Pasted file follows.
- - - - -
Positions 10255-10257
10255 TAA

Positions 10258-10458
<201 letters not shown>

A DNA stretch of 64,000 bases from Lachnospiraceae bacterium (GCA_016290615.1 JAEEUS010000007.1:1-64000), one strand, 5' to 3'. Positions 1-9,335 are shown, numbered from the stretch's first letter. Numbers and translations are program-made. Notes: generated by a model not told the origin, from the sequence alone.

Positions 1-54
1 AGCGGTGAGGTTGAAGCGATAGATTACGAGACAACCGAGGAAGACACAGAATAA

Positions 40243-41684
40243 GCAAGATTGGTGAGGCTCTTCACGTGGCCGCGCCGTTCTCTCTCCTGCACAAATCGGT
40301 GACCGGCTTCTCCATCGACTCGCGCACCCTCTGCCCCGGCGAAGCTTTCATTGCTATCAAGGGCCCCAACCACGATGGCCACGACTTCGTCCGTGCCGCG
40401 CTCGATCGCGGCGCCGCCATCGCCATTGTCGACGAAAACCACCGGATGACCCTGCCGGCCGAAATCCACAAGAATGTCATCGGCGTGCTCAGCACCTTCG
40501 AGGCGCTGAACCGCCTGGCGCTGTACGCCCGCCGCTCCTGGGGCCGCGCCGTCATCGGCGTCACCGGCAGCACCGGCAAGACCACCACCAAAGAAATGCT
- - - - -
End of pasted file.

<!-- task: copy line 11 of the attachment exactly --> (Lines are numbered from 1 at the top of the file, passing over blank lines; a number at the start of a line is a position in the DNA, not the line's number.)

40401 CTCGATCGCGGCGCCGCCATCGCCATTGTCGACGAAAACCACCGGATGACCCTGCCGGCCGAAATCCACAAGAATGTCATCGGCGTGCTCAGCACCTTCG